I read that the moon would come unusually close to the northern hemisphere last night. As it was also the day after the summer solstice, I thought I’d have to wait until quite late before being able to see it properly. In fact, like many another midsummer evening, yesterday’s was squally and darkness fell relatively early. An ominously large moon revealed itself, a huge silver-yellow disk in the sky, shadowed in places, and getting ever larger, as if it might keep on coming closer until it crashed into the Earth. That it was repeatedly occluded by rapidly scudding clouds made it the more sinister, a laughing witch at her games.

Regardless of culture or creed, the moon has dominated as one of the great motifs of literature. From earliest times, she has been celebrated in religion and ritual, often as the gentle feminine foil to the sun’s aggressive masculinity, but sometimes with a stronger and more violent persona. Implacable, she demanded sacrifice from the Incas and other ancient societies. She was Diana the Huntress, among the fiercer goddesses of the Roman pantheon and symbol of assertive virginity. She is the subject of the contemporary Wiccan practice of ‘drawing down the moon’, said to derive from a picture of two women and the moon which was painted on an ancient Greek vase. It is the moon that controls the tides and therefore influences shipwrecks. No wonder that so many old sailors’ superstitions are about her. Eighteenth century smugglers waited for the full moon to give them enough light to bring their goods ashore, though sometimes she was a fickle friend, enabling the customs officers to spot them as clearly as they could themselves see their contraband crates of rum and bales of silk. “Watch the wall, my darling, while the gentlemen go by.”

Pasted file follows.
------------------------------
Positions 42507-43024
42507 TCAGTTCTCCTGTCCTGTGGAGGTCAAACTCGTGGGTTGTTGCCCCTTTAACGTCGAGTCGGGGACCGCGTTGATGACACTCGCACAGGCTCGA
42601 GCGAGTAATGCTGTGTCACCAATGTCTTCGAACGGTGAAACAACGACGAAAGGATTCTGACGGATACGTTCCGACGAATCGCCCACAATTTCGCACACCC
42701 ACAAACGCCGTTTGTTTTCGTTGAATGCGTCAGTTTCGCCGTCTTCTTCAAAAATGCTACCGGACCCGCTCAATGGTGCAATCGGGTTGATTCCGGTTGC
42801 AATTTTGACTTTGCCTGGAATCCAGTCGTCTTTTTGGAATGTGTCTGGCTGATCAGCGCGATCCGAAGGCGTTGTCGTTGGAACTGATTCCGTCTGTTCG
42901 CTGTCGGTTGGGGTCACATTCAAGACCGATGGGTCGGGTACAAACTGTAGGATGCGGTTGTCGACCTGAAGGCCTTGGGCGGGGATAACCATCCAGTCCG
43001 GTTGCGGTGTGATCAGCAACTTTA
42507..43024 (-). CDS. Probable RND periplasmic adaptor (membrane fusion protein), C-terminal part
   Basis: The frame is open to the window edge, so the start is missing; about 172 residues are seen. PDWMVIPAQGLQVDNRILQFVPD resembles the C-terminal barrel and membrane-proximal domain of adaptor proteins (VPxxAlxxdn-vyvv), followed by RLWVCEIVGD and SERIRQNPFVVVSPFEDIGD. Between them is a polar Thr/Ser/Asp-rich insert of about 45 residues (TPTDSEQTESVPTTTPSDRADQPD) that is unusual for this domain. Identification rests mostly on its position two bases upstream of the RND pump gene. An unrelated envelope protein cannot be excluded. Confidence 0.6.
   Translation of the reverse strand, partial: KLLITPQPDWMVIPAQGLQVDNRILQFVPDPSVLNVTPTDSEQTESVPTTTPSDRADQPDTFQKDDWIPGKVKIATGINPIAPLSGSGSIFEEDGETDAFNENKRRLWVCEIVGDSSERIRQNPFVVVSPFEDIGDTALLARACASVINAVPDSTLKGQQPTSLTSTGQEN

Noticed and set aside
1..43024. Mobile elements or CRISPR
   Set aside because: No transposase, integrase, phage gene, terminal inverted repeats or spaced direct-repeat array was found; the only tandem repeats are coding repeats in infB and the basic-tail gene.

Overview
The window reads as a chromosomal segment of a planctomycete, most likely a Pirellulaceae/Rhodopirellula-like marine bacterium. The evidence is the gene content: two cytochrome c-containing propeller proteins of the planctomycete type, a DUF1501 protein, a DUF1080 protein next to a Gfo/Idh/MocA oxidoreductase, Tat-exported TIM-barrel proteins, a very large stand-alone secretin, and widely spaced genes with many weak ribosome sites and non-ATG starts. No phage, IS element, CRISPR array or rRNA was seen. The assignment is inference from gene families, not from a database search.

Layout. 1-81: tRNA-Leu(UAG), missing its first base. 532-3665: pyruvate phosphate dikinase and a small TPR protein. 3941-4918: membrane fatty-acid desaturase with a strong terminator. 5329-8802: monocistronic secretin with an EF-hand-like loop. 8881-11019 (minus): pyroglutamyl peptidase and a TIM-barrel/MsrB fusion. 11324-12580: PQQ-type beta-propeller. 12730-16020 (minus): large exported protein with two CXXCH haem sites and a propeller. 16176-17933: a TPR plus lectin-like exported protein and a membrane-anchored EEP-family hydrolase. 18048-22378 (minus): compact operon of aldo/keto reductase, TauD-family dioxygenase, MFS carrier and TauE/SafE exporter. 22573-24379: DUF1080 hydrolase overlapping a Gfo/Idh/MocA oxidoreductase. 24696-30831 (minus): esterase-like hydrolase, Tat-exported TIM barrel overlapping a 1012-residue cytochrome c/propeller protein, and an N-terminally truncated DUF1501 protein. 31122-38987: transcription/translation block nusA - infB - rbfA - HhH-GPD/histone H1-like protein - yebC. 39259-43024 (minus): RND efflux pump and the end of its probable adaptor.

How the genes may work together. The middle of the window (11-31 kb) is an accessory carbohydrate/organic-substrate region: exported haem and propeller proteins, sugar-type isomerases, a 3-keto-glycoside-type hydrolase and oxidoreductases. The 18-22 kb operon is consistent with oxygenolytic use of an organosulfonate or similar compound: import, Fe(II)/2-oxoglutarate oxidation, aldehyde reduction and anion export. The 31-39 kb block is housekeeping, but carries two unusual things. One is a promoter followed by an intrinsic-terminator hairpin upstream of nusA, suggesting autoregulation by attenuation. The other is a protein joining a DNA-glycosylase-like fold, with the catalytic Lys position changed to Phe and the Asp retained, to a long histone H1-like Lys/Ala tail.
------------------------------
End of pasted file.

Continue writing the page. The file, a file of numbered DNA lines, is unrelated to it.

There is a long list of books and films that I’ve enjoyed that have the word ‘moon’ in the title. Here are some of them: The Moon and Sixpence, The Moon’s a Balloon, Moon Tiger, Paper Moon, Moonfleet, Moonraker, and, of course, The Moonstone, arguably the first English detective novel and also, many readers of crime would claim, still the finest. Mine is a disparate and eclectic list; no doubt you could produce one that is equally idiosyncratic. What all these titles – and the many others – have in common is that none of them is directly about the moon. Instead, their authors have invoked her name to convey that their books engage with one or more of her many qualities: mystique, exoticism, ambition, cruelty, the fickle, the unattainable, the preternaturally beautiful.

Looking at my photographs of last night, one of which I am now sharing with you, I am reminded of the elusive nature of the moon so brilliantly and humorously conveyed in Charles Laughton’s drunken puddle sequence in the 1954 David Lean Hobson’s Choice film; I madly toy with the idea of her in the word ‘lunacy’; quotations from many poems about the moon flit amongst the clouds of my mind; I feel that the moon is a deserving mistress and I catch glimpses of all her qualities as she dips her face towards the earth and holds me in her thrall. By tonight, she will have retreated a little; apparently, she won’t stoop to kiss us again until August 2014.

Now that’s fickle.